“Welcome to my religion,” she writes as the first sentence of the first chapter, and then she gets into doing just that: welcoming you to her religion, Wicca. Whether or not you identify as Wiccan, your Practice has very likely been influenced at least in part by Wicca and I think that’s one of the bonuses of reading this foundational work at this time. As I read Personal Magic I was transported through the decades to when I was very new to the Craft; a time when walking into my local metaphysical store — which happened to have an enormous, ancient oak tree festooned with fairy lights and surrounded by a massive wooden deck perfect for large gatherings out back — elicited literal shivers of magical energy from me. And even though I no longer identify as Wiccan, Marion’s ability to send me back to my magical “home” rekindled in me that intense wash of joy I felt when I first knew myself to be a Witch.

One of my favorite quotes from the book is this:

[p]erception creates reality. Reality is infinitely flexible and can be directed, controlled, and created by us.”

Personal Magic is chock-full of these wisdom-nuggets, including another favorite of mine, “magic transforms the magician”. Weinstein defines magic as transformation, and goes further to say that “the specific kind of transformation used primarily by the Witch is manifestation”. While she shares several examples of rituals and spells, she’s always very clear that the reader should feel empowered to create rituals and spells that are authentic expressions of who they are as Witches.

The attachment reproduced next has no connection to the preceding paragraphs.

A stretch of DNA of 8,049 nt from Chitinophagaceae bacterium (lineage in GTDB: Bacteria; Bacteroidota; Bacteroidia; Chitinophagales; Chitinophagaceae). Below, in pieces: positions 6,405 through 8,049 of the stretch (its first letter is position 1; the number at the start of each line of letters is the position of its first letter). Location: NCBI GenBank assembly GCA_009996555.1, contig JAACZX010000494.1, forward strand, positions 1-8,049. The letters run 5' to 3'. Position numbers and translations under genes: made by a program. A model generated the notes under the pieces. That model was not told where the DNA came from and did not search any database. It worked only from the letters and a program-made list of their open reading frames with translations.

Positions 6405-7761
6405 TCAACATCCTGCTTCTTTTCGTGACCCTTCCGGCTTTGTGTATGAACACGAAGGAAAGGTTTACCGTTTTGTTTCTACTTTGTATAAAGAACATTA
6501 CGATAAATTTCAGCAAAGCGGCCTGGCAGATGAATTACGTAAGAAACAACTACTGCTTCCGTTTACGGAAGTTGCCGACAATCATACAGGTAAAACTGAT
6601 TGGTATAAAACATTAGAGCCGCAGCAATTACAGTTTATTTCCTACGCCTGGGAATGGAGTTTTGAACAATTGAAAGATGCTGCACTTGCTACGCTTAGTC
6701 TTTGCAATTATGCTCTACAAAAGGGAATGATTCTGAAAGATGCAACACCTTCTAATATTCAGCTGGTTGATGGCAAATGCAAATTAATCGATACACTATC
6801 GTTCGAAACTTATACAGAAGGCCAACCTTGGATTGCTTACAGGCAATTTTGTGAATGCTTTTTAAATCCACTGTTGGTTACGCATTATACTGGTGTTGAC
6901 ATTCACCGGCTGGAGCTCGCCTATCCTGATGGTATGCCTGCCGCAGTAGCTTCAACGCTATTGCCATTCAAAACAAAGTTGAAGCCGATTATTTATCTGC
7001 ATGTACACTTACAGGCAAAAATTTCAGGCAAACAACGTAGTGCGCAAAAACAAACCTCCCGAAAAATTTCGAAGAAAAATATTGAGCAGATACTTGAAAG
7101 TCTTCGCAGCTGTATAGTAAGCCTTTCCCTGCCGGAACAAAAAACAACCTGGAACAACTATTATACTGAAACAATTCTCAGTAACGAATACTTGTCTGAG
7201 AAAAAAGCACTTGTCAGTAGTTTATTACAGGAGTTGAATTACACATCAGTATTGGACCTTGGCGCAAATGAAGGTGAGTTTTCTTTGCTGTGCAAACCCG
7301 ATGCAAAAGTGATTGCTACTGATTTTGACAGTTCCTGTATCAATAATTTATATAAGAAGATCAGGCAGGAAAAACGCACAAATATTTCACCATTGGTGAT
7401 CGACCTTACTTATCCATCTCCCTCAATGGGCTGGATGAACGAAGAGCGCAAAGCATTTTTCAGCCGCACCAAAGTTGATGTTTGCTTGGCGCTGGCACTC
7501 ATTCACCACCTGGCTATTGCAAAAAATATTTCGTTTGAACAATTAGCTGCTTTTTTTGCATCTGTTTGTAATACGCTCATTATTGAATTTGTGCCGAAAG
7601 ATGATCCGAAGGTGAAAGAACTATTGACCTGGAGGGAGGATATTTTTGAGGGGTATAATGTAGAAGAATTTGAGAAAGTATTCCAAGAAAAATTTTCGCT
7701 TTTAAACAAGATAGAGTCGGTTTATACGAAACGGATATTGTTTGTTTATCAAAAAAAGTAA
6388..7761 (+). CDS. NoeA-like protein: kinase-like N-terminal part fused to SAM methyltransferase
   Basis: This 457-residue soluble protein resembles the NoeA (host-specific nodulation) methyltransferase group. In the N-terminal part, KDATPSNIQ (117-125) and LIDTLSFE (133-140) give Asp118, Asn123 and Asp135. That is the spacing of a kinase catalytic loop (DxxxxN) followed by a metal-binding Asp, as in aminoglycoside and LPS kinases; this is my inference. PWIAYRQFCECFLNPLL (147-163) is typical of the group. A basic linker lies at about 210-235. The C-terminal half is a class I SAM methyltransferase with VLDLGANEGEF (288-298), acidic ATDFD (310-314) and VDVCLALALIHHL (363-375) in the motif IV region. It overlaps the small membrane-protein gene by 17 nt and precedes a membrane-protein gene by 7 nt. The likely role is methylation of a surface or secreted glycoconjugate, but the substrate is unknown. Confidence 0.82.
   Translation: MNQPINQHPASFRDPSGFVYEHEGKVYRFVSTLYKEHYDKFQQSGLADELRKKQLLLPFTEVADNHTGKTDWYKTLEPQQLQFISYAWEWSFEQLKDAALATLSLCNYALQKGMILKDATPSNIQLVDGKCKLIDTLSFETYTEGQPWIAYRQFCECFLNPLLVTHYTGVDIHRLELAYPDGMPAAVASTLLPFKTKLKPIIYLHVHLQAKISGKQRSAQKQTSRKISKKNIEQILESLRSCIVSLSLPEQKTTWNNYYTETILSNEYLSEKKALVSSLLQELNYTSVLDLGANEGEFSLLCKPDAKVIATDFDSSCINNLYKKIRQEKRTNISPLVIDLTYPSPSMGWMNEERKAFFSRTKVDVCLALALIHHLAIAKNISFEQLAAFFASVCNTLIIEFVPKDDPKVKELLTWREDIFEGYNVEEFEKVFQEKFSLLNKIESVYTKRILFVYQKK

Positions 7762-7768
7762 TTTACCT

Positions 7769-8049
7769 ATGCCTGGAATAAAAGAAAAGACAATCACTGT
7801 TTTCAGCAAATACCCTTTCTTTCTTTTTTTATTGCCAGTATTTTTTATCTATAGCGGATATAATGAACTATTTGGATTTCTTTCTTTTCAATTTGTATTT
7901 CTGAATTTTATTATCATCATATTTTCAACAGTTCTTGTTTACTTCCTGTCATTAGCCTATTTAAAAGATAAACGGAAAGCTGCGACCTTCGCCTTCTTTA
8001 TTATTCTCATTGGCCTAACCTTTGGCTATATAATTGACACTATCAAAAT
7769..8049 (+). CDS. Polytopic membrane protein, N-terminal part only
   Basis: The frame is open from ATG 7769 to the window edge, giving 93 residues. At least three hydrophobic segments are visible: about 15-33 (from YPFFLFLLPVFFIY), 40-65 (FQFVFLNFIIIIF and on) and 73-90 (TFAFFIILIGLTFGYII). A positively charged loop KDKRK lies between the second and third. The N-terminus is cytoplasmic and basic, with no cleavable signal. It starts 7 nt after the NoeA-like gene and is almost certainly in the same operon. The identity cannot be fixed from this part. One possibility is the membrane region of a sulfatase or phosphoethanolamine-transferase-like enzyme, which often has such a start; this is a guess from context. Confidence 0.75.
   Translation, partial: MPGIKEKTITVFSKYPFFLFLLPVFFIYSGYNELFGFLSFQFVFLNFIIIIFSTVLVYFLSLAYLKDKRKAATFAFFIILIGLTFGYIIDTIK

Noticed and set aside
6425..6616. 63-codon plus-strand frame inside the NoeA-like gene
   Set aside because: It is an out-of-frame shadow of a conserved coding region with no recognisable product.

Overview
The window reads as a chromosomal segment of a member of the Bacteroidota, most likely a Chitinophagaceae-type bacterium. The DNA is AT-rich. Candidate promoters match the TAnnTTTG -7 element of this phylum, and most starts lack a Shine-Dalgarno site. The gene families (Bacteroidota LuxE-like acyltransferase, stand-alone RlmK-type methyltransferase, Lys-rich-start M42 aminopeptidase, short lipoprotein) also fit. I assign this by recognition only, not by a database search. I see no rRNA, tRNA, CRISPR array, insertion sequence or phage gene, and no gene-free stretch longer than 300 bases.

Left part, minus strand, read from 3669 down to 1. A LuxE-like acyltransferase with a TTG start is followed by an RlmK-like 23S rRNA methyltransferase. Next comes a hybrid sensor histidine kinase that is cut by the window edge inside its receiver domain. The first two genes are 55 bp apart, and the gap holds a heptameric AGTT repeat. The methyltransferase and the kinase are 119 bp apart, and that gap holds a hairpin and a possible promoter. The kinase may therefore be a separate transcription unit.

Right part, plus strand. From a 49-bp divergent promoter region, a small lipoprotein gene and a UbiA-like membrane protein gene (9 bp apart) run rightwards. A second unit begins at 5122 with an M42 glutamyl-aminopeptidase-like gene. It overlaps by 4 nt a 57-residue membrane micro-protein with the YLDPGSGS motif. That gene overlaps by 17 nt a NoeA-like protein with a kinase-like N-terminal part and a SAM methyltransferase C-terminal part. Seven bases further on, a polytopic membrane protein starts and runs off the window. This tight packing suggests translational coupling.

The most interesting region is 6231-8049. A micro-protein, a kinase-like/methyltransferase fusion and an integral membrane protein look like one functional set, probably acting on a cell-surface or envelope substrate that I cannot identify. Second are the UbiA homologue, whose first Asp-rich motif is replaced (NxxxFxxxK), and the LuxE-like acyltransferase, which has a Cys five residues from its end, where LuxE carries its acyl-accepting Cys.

Of Particular Note…

In her chapter on Moon Work, Marion describes the practice of keeping a Full Moon List. Every third Full Moon is a List Moon, during which the Practitioner writes a list of all that they have in their lives for which they want to give thanks, and a list of all in life that they want to attain. Lists are kept in your Book of Shadows or in a journal, and reviewed each subsequent List Moon. She notes, “[a]ll that is on your list may not manifest specifically during each three-month segment in linear time, but over the years of your life, you will note the progression of wishes that come true”. I love the idea of keeping track of the evolution of your witchery in such a tangible way.

She also includes a chapter on Aspects of Self, which loosely correlates to Aspect Theory in quantum physics. She explores an understanding of time as being non-linear and co-existing simultaneously. It’s a fresh way of looking at what we perceive as reality that I found both intriguing and engaging.